Yes, Prime Minister

Season 2 Episode 4

A Conflict of Interest

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Aired Thursday 9:00 PM Dec 24, 1987 on BBC Two
9.1
out of 10
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Episode Summary

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Hacker and Sir Humphrey clash over the appointment of the governor of the Bank of England and the cover up of a banking scandal in the City.

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SUBMIT REVIEW
    Nigel Hawthorne

    Nigel Hawthorne

    Sir Humphrey Appleby

    John Nettleton

    John Nettleton

    Sir Arnold Robinson

    Paul Eddington

    Paul Eddington

    Rt Hon James Hacker

    Derek Fowlds

    Derek Fowlds

    Bernard Woolley

    Diana Hoddinott

    Diana Hoddinott

    Annie Hacker

    Peter Cellier

    Peter Cellier

    Sir Frank Gordon

    Guest Star

    Richard Vernon

    Richard Vernon

    Sir Desmond Glazebrook

    Guest Star

    Deborah Norton

    Deborah Norton

    Dorothy Wainwright the P M's Political Adviser

    Recurring Role

    Trivia, Notes, Quotes and Allusions

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    • TRIVIA (0)

    • QUOTES (5)

      • Sir Humphrey: Tax fiddles?
        Sir Desmond: Well, they placed their own interpretation on Treasury regulations. Someone has to interpret them.
        Sir Humphrey: What about the Treasury's interpretation?
        Sir Desmond: It didn't seem appropriate.

      • Jim Hacker: Why should you be adamant that I should allow another cover-up? What's in it for you?
        Sir Humphrey: Nothing, Prime Minister. I assure you I have no private ulterior motive. I am trying to protect you from yourself. I mean, I am entirely on your side.
        Dorothy Wainwright: How can we believe that?
        Sir Humphrey: Because this time it is true!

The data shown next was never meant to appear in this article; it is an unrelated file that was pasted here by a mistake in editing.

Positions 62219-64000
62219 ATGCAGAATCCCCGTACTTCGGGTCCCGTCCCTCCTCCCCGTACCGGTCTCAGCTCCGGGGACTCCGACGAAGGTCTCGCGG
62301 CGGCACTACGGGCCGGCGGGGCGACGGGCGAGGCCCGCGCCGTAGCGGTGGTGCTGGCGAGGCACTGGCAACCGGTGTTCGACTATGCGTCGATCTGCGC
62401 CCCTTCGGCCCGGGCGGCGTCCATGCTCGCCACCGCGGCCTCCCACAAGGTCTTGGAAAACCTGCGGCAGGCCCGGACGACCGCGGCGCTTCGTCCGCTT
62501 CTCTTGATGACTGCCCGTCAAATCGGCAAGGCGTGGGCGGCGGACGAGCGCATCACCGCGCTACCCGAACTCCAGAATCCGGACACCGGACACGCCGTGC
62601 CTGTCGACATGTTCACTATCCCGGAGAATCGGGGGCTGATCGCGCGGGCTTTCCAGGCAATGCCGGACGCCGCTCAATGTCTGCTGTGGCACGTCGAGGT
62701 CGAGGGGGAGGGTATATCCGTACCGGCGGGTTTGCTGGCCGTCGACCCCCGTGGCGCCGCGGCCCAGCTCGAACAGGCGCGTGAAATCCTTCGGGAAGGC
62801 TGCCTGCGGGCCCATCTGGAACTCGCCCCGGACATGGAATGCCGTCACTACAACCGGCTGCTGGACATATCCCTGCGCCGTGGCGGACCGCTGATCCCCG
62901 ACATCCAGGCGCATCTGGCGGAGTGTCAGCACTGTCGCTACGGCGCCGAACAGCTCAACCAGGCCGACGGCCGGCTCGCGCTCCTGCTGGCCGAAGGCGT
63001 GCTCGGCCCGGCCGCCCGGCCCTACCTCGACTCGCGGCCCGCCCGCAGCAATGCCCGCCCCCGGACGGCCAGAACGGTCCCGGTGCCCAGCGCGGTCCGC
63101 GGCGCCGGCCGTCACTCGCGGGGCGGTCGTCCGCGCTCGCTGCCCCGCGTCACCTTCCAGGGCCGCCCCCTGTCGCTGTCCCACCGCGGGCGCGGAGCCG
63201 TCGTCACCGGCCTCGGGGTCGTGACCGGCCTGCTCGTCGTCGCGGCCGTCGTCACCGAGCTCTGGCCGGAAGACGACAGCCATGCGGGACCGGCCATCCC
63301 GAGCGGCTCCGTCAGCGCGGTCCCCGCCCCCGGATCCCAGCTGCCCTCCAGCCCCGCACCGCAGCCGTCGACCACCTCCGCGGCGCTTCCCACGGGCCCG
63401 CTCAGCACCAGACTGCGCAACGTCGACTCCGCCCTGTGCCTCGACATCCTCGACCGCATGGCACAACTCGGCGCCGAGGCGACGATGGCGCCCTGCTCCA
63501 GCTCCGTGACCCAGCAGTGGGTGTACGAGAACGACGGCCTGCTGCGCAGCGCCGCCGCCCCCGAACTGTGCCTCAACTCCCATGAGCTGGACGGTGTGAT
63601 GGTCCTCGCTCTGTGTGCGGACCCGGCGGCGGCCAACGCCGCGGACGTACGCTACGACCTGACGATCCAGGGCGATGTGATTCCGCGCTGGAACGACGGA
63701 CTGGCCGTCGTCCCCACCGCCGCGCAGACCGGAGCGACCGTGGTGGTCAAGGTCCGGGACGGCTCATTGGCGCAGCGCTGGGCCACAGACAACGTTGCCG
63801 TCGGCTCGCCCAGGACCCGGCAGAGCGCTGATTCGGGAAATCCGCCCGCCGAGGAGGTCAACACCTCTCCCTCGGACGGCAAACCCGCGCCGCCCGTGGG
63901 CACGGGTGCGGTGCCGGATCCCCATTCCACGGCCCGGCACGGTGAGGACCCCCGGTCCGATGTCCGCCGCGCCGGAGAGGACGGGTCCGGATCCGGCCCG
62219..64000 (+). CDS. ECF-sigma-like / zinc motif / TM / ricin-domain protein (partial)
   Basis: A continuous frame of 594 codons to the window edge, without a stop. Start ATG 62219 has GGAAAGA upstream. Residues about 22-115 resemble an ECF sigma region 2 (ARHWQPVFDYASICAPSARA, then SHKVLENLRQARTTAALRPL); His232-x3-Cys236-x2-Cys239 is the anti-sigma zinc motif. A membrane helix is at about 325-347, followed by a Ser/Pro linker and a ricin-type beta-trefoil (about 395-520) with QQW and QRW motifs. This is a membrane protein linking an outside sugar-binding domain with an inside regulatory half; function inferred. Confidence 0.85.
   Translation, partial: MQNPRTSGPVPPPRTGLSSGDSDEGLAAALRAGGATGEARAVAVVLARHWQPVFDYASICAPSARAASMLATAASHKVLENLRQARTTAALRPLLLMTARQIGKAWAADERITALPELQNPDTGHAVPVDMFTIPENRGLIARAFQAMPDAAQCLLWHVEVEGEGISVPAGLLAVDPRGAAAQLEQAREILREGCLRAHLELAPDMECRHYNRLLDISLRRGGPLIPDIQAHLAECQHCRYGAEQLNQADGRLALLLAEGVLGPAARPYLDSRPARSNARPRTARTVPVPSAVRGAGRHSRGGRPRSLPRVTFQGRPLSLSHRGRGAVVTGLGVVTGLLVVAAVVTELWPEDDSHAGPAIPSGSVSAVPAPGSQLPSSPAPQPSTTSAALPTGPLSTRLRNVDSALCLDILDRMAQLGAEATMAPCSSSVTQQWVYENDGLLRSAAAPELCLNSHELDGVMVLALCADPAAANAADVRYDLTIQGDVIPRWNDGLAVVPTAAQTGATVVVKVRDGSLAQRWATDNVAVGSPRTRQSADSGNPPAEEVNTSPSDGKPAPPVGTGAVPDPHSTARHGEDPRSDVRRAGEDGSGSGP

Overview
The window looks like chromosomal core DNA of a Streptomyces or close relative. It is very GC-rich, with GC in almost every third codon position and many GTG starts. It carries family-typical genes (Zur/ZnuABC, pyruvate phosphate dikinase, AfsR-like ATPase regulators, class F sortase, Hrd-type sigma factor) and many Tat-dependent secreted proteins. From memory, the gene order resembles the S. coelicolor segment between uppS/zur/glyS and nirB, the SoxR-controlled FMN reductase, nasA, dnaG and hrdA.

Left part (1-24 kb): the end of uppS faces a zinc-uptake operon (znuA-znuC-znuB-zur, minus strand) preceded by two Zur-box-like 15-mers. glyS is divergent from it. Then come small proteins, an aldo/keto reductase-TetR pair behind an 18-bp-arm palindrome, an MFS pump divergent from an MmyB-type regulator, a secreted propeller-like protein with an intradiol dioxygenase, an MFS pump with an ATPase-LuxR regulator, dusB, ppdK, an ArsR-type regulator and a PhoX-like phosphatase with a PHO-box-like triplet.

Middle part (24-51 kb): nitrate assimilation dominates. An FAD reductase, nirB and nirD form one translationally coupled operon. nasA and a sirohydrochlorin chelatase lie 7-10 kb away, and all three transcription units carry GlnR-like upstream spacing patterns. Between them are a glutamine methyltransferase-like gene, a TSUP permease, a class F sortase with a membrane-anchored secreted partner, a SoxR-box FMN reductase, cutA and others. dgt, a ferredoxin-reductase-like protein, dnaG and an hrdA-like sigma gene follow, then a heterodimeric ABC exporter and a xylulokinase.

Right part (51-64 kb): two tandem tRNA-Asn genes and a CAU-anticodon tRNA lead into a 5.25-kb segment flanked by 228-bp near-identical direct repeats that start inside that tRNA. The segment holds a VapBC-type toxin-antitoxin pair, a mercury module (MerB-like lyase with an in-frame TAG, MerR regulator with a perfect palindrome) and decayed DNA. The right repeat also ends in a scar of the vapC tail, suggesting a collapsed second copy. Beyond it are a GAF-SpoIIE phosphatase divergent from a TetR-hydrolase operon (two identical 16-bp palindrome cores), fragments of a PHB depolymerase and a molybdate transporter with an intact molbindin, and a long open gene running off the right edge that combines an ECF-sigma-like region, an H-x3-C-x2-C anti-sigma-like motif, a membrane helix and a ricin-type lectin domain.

• Jim Hacker: As you know, I have got to appoint a new Governor of the Bank of England. I'd welcome your views.
        Sir Desmond: Well, I certainly think you should appoint one.

      • Sir Humphrey: When you wish to suggest that somebody is perhaps not the ideal choice...
        Bernard Woolley: ...you rubbish them?
        Sir Humphrey: No, the first stage is to express absolute support.
        Bernard Woolley: Why?
        Sir Humphrey: Because you don't want to go on record as saying somebody is no good. You must be seen to be their friend. After all, it is necessary to get behind someone before you can stab them in the back.

      • Jim Hacker: Don't tell me about the press. I know exactly who reads the papers. The Daily Mirror is read by people who think they run the country; The Gaurdian is read by people who think they ought to run the country; The Times is read by the people who actually do run the country; The Daily Mail is read by the wives of the people who run the country; Financial Times is read by people who own the country; The Morning Star is read by people who think the country ought to be run by another country; and The Daily Telegraph is read by people who think it is.
        Sir Humphrey: And Prime Minister, what about the people who read The Sun.
        Bernard Woolley: Sun readers don't care who runs the country as long as she's got big tits.

    • NOTES (1)

    • ALLUSIONS (0)

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